Federal Work Rules Require Specific Inspection Intervals
Government regulations are specific on when to inspect. Both ASME Standard B30.9 and OSHA require that wire rope slings receive two types of inspections: a daily visual inspection, and additional inspections where service conditions warrant.
Daily visual inspections are intended to detect serious damage or deterioration which would weaken the sling. This inspection is usually performed by the person using the sling in a day-to-day job. The user should look for obvious things, such as broken wires, kinks, crushing, broken attachments, severe corrosion, etc.
Additional inspections should be performed at regular intervals based on, (1) frequency of sling use, (2) severity of service conditions. (3) nature of lifts and (4) prior experience based on service life of slings used in similar circumstances.
It is required that these additional inspections be carried out by a designated person who must have good knowledge of wire rope. An accurately written and dated record of all conditions observed shall be maintained. Any deterioration of the sling which could result in appreciable loss of original strength should be carefully noted and determination made on whether further use would constitute a safety hazard.
WRTB Technical Bulletin: Guidelines on Strand Clearance in the Eyes of Wire Rope Slings
When an eye is formed in a sling, the rope is formed into a relatively sharp bend to form the eye. This bend increases the clearance between the strands on the outside of the eye and, in some cases, this clearance accumulates between two strands. This is not a reason for concern in a new sling, and the sling is acceptable for use.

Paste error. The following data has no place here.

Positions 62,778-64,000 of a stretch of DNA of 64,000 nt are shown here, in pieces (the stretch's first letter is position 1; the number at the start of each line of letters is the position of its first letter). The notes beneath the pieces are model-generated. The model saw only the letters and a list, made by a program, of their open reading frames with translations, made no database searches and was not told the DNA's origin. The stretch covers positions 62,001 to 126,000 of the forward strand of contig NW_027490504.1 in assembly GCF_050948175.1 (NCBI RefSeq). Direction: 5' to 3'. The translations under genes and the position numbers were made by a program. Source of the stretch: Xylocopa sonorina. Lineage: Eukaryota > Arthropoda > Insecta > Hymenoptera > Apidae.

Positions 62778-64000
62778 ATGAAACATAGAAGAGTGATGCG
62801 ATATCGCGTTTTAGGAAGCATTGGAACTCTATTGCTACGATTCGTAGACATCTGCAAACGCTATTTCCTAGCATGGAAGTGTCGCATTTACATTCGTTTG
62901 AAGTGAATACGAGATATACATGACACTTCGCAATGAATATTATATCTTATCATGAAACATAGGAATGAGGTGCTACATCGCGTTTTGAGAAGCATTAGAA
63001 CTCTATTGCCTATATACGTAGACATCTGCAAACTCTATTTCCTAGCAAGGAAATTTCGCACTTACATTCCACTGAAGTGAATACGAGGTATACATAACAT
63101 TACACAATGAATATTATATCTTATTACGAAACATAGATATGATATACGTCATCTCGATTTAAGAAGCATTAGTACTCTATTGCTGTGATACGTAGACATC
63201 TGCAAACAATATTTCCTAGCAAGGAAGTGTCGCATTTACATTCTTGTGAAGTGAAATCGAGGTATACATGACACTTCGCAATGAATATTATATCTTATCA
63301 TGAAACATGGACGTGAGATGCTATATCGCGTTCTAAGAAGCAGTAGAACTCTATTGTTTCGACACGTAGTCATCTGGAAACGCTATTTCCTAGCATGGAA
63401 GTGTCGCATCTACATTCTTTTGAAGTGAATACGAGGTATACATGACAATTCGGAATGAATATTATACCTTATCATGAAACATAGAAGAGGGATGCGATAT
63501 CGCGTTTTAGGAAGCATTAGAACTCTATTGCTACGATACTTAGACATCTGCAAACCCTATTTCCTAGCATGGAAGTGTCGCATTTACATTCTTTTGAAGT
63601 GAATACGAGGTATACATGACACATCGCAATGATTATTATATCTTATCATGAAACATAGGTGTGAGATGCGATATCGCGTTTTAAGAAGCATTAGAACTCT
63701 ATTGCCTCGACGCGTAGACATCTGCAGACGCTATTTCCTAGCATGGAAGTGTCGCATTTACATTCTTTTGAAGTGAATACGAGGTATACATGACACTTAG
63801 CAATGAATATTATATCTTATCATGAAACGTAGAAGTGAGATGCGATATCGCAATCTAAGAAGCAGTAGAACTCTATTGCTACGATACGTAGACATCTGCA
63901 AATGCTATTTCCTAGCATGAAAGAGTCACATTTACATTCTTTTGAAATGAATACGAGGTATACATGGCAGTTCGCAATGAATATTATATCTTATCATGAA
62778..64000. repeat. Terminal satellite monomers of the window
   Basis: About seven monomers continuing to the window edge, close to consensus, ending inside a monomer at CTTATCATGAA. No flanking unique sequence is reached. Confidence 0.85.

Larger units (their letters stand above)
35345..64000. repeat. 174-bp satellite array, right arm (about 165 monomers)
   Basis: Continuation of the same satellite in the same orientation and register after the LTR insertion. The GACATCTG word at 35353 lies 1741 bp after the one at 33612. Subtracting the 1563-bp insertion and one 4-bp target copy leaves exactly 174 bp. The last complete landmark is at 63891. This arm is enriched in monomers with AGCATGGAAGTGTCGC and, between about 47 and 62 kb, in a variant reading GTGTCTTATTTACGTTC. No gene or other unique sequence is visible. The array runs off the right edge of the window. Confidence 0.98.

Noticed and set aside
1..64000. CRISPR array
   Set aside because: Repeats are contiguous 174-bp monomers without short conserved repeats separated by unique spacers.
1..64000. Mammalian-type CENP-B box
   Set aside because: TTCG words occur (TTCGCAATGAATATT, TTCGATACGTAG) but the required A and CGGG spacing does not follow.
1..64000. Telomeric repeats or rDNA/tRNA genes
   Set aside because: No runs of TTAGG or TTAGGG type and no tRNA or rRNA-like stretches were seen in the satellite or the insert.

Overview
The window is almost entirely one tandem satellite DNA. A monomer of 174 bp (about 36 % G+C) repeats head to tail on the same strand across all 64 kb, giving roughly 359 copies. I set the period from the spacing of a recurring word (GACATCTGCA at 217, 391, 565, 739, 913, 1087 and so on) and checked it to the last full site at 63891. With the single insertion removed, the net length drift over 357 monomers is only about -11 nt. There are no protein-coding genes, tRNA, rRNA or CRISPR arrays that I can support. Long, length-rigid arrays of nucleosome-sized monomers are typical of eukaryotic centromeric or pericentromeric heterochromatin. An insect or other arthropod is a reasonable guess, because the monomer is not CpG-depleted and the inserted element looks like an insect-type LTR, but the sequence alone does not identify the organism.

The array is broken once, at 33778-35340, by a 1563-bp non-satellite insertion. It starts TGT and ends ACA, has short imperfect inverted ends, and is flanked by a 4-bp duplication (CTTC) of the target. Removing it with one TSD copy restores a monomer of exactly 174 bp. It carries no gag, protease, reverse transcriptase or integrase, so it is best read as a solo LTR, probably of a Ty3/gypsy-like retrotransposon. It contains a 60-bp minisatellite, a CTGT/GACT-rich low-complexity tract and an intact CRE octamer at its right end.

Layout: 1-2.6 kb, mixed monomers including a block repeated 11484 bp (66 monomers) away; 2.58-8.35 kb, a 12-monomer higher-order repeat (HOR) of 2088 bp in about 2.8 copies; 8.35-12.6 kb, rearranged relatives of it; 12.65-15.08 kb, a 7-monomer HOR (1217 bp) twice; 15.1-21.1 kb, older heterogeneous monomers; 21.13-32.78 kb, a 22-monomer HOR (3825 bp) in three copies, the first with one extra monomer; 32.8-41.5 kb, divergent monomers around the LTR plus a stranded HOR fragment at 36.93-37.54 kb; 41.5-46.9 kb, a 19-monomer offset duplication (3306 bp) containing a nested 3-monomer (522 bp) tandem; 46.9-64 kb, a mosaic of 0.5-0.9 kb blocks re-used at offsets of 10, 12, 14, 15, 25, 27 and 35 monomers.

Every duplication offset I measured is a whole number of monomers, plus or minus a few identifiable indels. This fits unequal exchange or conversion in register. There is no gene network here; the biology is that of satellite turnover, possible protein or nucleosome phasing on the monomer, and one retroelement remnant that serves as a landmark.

During the initial and subsequent loadings, this clearance between strands, and position of the strands in the eye of the sling, may change. The condition of all slings must be evaluated in accordance with ASME B30.9, or other applicable standards or regulations, in order to determine the suitability for continued use.
How to Inspect
Precisely how to make proper, adequate inspections is not detailed by OSHA—yet it is in the knowledge of the inspector that the big difference between a good inspection and something less becomes apparent.
Inspection should follow a systematic procedure:
- First, it is necessary that all parts of the sling are readily visible. The sling should be laid out so every part is accessible.
- Next, the sling should be sufficiently cleaned of dirt and grease so wires and fittings are easily seen. This can usually be accomplished with a wire brush or rags.
- The sling should then be given a thorough, systematic examination throughout its entire length, paying particular attention to sections showing the most wear.
- Special attention should also be paid to fittings and end attachments, and areas of the sling adjacent to these fittings.
- When the worst section of a sling has been located, this area should then be carefully checked against the OSHA and ASME criteria.
- Label or identify slings that are inspected.
- Keep records of inspections that include dates and corresponding conditions of slings.
- Dispose immediately of slings that are rejected.
A knowledgeable inspector will also insist on proper storage for out-of-use slings—to make his job easier, if not for the good of the slings. Inspections are much easier—and probably more thorough—when slings are available for inspection in an orderly arrangement, out of the weather and away from heat and dirt.
Like any other machine, wire rope is thoroughly lubricated at time of manufacture. Normally, for sling use under ordinary conditions, no additional lubrication is required. However, if a sling is stored outside or in an environment which would cause corrosion, lubrication should be applied during the service life to prevent rusting or corroding.
If lubrication is indicated, the same type lubrication applied during manufacture should be used. Your sling manufacturer can provide information on the type of lubricant to be used and best method of application.